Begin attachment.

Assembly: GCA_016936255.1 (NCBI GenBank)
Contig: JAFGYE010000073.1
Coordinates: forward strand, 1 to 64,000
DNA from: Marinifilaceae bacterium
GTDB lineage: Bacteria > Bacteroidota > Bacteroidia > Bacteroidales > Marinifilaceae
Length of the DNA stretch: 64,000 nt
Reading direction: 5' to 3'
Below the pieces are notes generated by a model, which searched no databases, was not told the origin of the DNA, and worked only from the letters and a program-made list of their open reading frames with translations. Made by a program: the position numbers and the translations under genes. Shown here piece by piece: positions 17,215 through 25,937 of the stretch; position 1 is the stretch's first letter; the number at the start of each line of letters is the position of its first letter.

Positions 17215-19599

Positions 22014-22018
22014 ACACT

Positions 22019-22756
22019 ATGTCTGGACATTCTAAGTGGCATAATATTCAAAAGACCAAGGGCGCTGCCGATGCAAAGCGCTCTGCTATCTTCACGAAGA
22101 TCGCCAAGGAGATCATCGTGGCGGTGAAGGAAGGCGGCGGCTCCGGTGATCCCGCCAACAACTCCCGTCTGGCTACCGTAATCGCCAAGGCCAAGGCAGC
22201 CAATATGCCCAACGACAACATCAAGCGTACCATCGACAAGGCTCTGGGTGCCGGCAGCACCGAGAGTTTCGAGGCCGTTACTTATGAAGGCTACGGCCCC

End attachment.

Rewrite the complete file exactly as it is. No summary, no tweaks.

Assembly: GCA_016936255.1 (NCBI GenBank)
Contig: JAFGYE010000073.1
Coordinates: forward strand, 1 to 64,000
DNA from: Marinifilaceae bacterium
GTDB lineage: Bacteria > Bacteroidota > Bacteroidia > Bacteroidales > Marinifilaceae
Length of the DNA stretch: 64,000 nt
Reading direction: 5' to 3'
Below the pieces are notes generated by a model, which searched no databases, was not told the origin of the DNA, and worked only from the letters and a program-made list of their open reading frames with translations. Made by a program: the position numbers and the translations under genes. Shown here piece by piece: positions 17,215 through 25,937 of the stretch; position 1 is the stretch's first letter; the number at the start of each line of letters is the position of its first letter.

Positions 17215-19599

Positions 22014-22018
22014 ACACT

Positions 22019-22756
22019 ATGTCTGGACATTCTAAGTGGCATAATATTCAAAAGACCAAGGGCGCTGCCGATGCAAAGCGCTCTGCTATCTTCACGAAGA
22101 TCGCCAAGGAGATCATCGTGGCGGTGAAGGAAGGCGGCGGCTCCGGTGATCCCGCCAACAACTCCCGTCTGGCTACCGTAATCGCCAAGGCCAAGGCAGC
22201 CAATATGCCCAACGACAACATCAAGCGTACCATCGACAAGGCTCTGGGTGCCGGCAGCACCGAGAGTTTCGAGGCCGTTACTTATGAAGGCTACGGCCCC